IFAD participated in the 31st Annual Conference “From Learning to Action" of the American Evaluation Association (AEA), which took place on November 6 to 11 in Washington, D.C.
Mr Fabrizio Felloni, Deputy Director, IOE, hosted a poster presentation on decentralizing for better development result - the evaluation of IFAD's decentralization experience. The session focused on main findings and recommendations of the recently released corporate-level evaluation on decentralization experience. The decentralization process started in 2003 at IFAD. By bringing IFAD closer to the country development context and actors, this was expected to improve project and strategy design and implementation support and improve donor coordination.
Also, Mr Felloni, moderated the session on self and independent evaluation systems: experiences from international financial institutions – The case of the International Fund for Agricultural Development and the World Bank. In the session Mr Felloni and Ms Natalia Toschi, Senior Results Specialist, IFAD, held a joint presentation on Self and independent evaluation function at IFAD with the Independent Evaluation Group of World Bank. The panel compared the experience of IFAD and the World Bank and discussed the evolution of self and independent evaluation systems, how they have contributed to improve institutional effectiveness and development results and what are challenges and opportunities for further improvements.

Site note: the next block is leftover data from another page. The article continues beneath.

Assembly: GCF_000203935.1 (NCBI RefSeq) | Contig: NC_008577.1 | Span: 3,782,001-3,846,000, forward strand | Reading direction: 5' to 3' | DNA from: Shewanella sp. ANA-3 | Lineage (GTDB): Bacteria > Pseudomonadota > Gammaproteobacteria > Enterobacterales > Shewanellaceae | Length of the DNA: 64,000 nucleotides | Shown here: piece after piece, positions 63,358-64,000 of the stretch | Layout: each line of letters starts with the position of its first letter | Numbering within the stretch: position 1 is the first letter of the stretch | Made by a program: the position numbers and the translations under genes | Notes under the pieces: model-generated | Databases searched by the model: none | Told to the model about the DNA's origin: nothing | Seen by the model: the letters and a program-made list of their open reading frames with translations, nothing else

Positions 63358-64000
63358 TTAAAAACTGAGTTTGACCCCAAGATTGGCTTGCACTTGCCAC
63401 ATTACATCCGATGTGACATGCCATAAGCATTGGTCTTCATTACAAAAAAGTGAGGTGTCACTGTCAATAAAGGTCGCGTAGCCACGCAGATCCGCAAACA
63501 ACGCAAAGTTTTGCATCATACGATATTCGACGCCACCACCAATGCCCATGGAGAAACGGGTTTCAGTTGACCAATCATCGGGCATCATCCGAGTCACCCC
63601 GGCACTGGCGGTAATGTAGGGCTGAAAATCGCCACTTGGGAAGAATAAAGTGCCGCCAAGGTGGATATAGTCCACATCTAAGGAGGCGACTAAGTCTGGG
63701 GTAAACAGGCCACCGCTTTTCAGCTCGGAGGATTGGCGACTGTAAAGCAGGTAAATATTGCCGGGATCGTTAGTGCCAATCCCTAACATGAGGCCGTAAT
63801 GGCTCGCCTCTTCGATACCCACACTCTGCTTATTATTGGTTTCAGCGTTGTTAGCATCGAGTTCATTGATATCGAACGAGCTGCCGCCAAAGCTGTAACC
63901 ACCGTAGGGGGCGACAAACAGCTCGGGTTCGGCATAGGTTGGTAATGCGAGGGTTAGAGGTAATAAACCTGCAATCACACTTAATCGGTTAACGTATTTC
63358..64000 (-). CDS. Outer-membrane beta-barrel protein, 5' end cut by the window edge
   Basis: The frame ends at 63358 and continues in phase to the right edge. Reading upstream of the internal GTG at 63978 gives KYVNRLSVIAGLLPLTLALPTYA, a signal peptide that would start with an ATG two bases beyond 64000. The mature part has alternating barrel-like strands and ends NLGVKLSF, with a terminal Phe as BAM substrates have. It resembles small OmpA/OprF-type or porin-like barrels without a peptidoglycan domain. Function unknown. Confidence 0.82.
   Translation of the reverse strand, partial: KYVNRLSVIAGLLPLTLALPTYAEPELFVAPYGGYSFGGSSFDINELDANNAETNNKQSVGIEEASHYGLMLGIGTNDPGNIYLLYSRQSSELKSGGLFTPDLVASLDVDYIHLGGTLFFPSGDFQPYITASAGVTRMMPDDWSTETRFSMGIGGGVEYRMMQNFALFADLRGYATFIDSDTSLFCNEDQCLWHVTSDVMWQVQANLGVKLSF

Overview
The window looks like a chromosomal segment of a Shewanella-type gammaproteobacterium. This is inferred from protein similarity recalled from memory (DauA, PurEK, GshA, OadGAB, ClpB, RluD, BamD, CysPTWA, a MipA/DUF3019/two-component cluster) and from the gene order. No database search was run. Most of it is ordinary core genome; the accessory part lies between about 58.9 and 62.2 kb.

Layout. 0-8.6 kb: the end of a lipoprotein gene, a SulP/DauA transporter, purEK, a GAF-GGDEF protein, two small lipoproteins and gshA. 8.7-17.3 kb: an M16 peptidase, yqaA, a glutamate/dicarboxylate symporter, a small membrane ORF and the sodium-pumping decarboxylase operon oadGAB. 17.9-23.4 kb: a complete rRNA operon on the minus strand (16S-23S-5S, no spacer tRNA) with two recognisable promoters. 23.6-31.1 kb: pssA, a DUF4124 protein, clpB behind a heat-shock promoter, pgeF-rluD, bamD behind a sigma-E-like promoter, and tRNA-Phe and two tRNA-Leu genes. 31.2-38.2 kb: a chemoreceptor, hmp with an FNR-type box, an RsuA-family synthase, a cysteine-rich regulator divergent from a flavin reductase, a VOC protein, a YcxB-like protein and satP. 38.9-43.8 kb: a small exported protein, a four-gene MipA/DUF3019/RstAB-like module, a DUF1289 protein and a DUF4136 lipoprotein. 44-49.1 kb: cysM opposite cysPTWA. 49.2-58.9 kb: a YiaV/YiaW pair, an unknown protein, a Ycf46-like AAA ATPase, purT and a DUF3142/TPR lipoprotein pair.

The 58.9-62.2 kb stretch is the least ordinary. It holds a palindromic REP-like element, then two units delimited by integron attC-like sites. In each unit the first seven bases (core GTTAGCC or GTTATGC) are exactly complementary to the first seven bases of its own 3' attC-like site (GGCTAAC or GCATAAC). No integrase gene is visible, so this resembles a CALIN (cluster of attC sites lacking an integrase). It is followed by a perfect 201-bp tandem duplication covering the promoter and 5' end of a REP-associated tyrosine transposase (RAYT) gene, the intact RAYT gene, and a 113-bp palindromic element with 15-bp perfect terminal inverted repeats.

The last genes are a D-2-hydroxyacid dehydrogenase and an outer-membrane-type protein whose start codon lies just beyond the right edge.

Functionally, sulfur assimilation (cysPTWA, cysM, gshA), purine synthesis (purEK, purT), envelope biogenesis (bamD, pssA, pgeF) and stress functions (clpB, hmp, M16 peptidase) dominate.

Fumiko Nakai, IOE Senior Evaluation Officer, delivered a presentation on: engagement with indigenous peoples: lessons from evaluations on IFAD's experience in supporting agricultural and rural development at the session titled learning to action across international evaluation: food and agriculture. The presentation focused on lessons and good practices based on a synthesis of past evaluations on projects and programmes involving indigenous peoples.
Evaluation is dependent on learning from each other and putting theory into action. The conference explored four ways that our community can learn from evaluation to create better practices and outcomes: (i) Learning to enhance evaluation practices; (ii) Learning what works and why; (iii) Learning from others; and (iv) Learning about evaluation users and uses.
The conference brought together evaluators, evaluation scholars, students, and evaluation users from around the world.